Based on these findings, the researchers suggest the following implications:

  1. Delaying a food decision, even by a small waiting period, may be enough time to allow health factors to influence a final decision more strongly
  2. Interventions that can increase speed with which health information is processed may improve dietary self-control.
  3. Marketing strategies that display health attributes more prominently may promote faster processing of health attributes

To read the original article, check out the citation below.


1- Sullivan, N., Hutcherson, C., Harris, A., & Rangel, A. (2014). Dietary self-control is related to the speed with which attributes of healthfulness and tastiness are processed. Psychological Science. Advance online publication. 1-13. doi: 10.1177/0956797614559543

Justifying indulgence on Thanksgiving

Louis CK’s take on Thanksgiving

Tomorrow is Thanksgiving! That time of year when you feel that your indulgence is somewhat justified and the guilt for everything you ate is mitigated by the tradition of the holiday. If I just described you, don’t be alarmed. You are certainly not alone. Thanksgiving is a prime day for rationalizing indulgences for people who may otherwise feel guilty about blowing their diet. Recent research finds that people typically rely on six different explanations to justify eating (a lot of) unhealthy foods1, all of which are relevant to Thanksgiving dinner:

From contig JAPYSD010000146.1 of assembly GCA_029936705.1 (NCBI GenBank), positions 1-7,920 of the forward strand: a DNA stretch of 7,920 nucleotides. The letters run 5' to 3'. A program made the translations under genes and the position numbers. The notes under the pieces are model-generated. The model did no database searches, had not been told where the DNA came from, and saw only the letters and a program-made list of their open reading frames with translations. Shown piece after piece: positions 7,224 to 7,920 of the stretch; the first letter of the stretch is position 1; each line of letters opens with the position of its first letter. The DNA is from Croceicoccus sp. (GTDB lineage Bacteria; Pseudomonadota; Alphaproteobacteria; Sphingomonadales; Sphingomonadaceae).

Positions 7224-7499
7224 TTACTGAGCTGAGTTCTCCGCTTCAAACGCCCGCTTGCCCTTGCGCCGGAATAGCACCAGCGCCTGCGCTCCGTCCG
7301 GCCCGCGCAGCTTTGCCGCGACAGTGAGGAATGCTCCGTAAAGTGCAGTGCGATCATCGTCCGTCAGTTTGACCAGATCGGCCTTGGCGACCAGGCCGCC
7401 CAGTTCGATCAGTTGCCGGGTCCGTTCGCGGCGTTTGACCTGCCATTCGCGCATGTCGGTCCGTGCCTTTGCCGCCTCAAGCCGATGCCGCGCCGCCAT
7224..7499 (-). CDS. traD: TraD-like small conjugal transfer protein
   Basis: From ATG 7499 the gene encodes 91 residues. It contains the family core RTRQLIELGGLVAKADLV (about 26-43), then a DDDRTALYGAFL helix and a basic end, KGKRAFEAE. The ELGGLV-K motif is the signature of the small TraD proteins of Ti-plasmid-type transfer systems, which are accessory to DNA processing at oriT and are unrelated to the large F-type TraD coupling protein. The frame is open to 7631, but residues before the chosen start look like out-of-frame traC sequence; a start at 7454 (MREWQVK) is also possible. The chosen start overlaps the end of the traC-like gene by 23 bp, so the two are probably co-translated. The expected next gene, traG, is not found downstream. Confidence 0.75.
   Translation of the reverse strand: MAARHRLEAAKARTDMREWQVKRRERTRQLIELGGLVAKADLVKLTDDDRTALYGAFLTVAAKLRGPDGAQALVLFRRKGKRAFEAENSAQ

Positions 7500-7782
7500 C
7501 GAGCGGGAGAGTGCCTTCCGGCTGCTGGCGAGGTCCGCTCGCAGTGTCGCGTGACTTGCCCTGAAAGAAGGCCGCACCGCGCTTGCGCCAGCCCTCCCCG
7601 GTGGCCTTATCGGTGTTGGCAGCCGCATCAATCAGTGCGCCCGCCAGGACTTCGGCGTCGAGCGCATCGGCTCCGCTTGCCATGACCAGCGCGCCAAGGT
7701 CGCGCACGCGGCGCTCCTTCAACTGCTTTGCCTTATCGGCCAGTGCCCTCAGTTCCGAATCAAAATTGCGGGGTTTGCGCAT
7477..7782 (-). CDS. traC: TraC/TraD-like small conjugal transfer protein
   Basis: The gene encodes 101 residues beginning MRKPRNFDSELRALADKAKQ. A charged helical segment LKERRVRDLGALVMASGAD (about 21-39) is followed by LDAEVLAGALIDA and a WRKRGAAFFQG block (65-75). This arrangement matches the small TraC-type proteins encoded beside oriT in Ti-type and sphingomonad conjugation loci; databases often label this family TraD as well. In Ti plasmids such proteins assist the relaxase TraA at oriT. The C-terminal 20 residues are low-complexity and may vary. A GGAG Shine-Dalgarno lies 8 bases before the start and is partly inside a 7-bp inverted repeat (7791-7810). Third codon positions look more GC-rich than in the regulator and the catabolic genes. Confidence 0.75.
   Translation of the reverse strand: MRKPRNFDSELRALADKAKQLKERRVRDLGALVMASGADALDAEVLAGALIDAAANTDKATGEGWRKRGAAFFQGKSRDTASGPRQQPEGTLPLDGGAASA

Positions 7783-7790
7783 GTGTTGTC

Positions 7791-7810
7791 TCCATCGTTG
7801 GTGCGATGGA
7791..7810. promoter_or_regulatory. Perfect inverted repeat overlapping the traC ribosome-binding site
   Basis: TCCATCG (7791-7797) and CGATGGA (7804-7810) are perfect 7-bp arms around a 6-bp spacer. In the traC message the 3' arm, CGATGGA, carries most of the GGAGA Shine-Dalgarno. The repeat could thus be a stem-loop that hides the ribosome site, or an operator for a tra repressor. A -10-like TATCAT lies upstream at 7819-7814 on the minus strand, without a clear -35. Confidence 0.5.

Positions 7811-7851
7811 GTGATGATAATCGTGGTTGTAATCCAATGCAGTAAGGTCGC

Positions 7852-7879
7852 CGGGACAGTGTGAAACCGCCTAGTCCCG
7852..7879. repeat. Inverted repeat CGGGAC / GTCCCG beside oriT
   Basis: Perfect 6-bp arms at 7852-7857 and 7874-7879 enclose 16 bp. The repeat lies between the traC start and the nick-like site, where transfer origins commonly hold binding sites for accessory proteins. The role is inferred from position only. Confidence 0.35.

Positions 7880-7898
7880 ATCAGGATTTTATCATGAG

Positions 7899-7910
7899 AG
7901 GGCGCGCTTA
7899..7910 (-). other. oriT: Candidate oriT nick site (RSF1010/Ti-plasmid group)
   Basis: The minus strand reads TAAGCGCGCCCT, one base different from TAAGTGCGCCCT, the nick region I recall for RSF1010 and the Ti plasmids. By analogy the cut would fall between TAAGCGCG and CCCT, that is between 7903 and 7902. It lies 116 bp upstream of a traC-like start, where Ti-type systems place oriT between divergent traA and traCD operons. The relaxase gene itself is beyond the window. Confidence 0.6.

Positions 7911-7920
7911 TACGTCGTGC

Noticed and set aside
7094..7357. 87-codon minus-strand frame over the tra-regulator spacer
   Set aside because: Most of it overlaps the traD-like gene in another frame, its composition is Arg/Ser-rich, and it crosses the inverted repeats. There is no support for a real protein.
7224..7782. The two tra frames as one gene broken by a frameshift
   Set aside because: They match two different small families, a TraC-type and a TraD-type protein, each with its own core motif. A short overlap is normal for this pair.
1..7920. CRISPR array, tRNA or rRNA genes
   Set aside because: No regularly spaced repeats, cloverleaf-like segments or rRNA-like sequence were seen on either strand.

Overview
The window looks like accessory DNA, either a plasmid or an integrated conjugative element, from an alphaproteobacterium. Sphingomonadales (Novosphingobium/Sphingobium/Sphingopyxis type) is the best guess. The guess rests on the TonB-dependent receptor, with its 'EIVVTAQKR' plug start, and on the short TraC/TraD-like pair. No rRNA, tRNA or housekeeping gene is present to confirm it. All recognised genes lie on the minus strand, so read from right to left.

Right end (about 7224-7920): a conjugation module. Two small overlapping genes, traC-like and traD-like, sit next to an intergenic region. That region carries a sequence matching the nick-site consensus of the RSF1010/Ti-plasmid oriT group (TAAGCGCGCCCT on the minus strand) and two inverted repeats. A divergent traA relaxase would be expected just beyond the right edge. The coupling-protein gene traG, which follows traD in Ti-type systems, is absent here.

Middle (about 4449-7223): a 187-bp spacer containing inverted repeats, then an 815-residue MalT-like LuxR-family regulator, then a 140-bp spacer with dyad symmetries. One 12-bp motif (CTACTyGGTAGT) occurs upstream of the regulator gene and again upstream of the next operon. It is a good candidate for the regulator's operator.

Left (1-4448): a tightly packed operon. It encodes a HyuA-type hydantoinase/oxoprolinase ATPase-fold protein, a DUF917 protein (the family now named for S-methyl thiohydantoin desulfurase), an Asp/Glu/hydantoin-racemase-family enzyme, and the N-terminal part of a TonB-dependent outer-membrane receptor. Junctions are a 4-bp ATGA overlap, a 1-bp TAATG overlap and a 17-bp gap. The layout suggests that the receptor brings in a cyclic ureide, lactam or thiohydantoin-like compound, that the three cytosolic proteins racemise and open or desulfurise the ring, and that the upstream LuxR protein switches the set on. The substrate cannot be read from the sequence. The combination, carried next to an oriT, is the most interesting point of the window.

1. Availability of unhealthy food: Unhealthy foods abound and are difficult to avoid. Those green beans just pale in comparison to the mashed potatoes.
  2. Intentions to compensate for the unhealthy eating in the near future: You make firm plans to exercise regularly for the next week and to limit your consumption of leftovers.
  3. Indulgence as an exception to the norm: Thanksgiving is just one day a year, after all. You never eat pumpkin pie or dessert, for that matter. And when was the last time you had your uncle’s stuffing?